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Legendary Tennessee Lady Vols coach Pat Summitt dies at age 64

Legendary University of Tennessee Lady Volunteers basketball coach Pat Summitt passed away early Tuesday morning.

Editor's Note: This story originally appeared on WBIR.com one year ago.

Legendary University of Tennessee Lady Volunteers basketball coach Pat Summitt has passed away.

She died early Tuesday morning at the age of 64, according to a statement from Tyler Summitt.

FULL COVERAGE: Remembering Pat Summitt

Tyler Summitt released the following statement.

“It is with tremendous sadness that I announce the passing of my mother, Patricia Sue Head Summitt.

She died peacefully this morning at Sherrill Hill Senior Living in Knoxville surrounded by those who loved her most.

Since 2011, my mother has battled her toughest opponent, early onset dementia, ‘Alzheimer’s Type,’ and she did so with bravely fierce determination just as she did with every opponent she ever faced. Even though it’s incredibly difficult to come to terms that she is no longer with us, we can all find peace in knowing she no longer carries the heavy burden of this disease.

For 64 years, my mother first built her life upon a strong relationship with her Lord and Savior, Jesus Christ. Her foundation was also built upon love of her family and of her players, and love of the fundamentals of hard work which reflected her philosophy that ‘you win in life with people’.

She was the fourth of five children – Tommy, Charles, Kenneth and Linda – born to Richard and Hazel Head on June 14, 1952, in Clarksville, Tenn. Her tireless work ethic and her love of the game of basketball were created during the time she spent growing up on the family farm.

She’ll be remembered as the all-time winningest D-1 basketball coach in NCAA history, but she was more than a coach to so many – she was a hero and a mentor, especially to me, her family, her friends, her Tennessee Lady Volunteer staff and the 161 Lady Vol student-athletes she coached during her 38-year tenure.

We will all miss her immensely.

A private service and burial will be held for my mother in Middle Tennessee. I ask that you respect the privacy of that time.

We are in the process of finalizing the details of a public celebration of her life which will take place in one of her favorite places, Thompson-Boling Arena. Once those details are finalized, we will share them with you.

Thank you.”

A Celebration of Life Service honoring the life of Pat Summitt is set for Thursday, July 14 at 7 p.m. ET at Thompson-Boling Arena. It will be open to the public and more information will come at a later date.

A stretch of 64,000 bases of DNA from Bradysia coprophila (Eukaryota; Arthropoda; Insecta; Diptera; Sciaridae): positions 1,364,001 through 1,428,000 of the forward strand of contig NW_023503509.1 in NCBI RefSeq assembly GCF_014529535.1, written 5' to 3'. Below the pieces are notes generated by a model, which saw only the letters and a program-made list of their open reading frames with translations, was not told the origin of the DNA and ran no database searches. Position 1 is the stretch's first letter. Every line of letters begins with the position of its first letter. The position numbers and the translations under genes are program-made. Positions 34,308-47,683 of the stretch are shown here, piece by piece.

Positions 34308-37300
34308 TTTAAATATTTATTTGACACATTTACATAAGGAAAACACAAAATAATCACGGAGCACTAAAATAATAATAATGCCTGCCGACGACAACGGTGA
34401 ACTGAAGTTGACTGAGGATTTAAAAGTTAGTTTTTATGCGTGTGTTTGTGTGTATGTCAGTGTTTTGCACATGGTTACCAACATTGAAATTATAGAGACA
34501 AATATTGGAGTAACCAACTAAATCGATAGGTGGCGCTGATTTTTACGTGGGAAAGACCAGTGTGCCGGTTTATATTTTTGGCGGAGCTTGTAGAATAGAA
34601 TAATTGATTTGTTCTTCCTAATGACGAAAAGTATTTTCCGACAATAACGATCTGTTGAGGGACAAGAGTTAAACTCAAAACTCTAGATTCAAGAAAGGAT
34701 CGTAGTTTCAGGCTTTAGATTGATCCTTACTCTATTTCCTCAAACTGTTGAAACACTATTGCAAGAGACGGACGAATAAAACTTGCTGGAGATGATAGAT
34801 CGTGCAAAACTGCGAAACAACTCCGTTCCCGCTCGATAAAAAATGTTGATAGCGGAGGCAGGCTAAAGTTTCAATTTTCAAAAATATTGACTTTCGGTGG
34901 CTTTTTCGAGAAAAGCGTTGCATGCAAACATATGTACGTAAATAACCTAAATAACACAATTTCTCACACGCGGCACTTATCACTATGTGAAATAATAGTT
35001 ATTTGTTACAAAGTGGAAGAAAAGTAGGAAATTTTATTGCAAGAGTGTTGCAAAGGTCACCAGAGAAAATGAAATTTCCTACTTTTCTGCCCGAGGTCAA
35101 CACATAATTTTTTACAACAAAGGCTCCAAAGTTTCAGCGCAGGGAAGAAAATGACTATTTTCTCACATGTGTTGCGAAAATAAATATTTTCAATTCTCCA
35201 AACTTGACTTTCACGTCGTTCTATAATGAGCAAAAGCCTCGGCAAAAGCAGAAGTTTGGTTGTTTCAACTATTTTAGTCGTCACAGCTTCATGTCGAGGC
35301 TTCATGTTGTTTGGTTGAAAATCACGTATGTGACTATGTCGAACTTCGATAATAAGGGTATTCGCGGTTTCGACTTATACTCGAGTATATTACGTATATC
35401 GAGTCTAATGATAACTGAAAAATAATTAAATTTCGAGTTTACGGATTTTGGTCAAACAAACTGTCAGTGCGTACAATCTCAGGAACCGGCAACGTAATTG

Gov. Bill Haslam ordered the flags at the Tennessee Capitol and state buildings to be lowered at half-staff through sunset on Thursday in memory of Summitt.

Multiple sources confirmed to 10News on Sunday morning that friends and family were preparing to say goodbye to Pat Summitt.

A number of people have already posted to social media to share thoughts, thoughts and prayers for Summitt.

Summitt announced her diagnosis of early-onset Alzheimer’s disease in August 2011.

As head coach at the University of Tennessee from 1974-2012, Summitt won eight NCAA championships. Tennessee won national titles in 1987, 1989, 1991, 1996, 1997, 1998, 2007 and 2008.

The mark is surpassed only by the 10 titles won by UCLA men's basketball coach John Wooden, and the 11 titles won by UConn women's basketball coach Geno Auriemma.

In 38 seasons as UT”s head coach, Summitt compiled a 1,098-208 record and never had a losing season. During Summitt’s tenure, every single one of her players who completed their eligibility graduated.

Summitt coached 21 All-American players, 39 All-SEC players and 12 Olympians (as part of the 1976 Summer Olympics. A total of 14 players Summitt coached while at UT played in the Olympic games at some point).

UT has produced 36 WNBA Draft picks since the league was founded on April 24, 1996 (league play began in 1997).

Photos: Pat Summitt through the years

As of Sunday morning, Summitt and Duke men's basketball coach Mike Krzyzewski are the only two NCAA Division I basketball coaches with more than 1,000 wins.

Editor's Note: Summitt's 1,098 wins are combined NCAA and AIAW wins. The NCAA started recognizing women's basketball as a sport in the 1981-1982 season. Under Summitt, the Lady Vols competed in the AIAW from 1974-1981.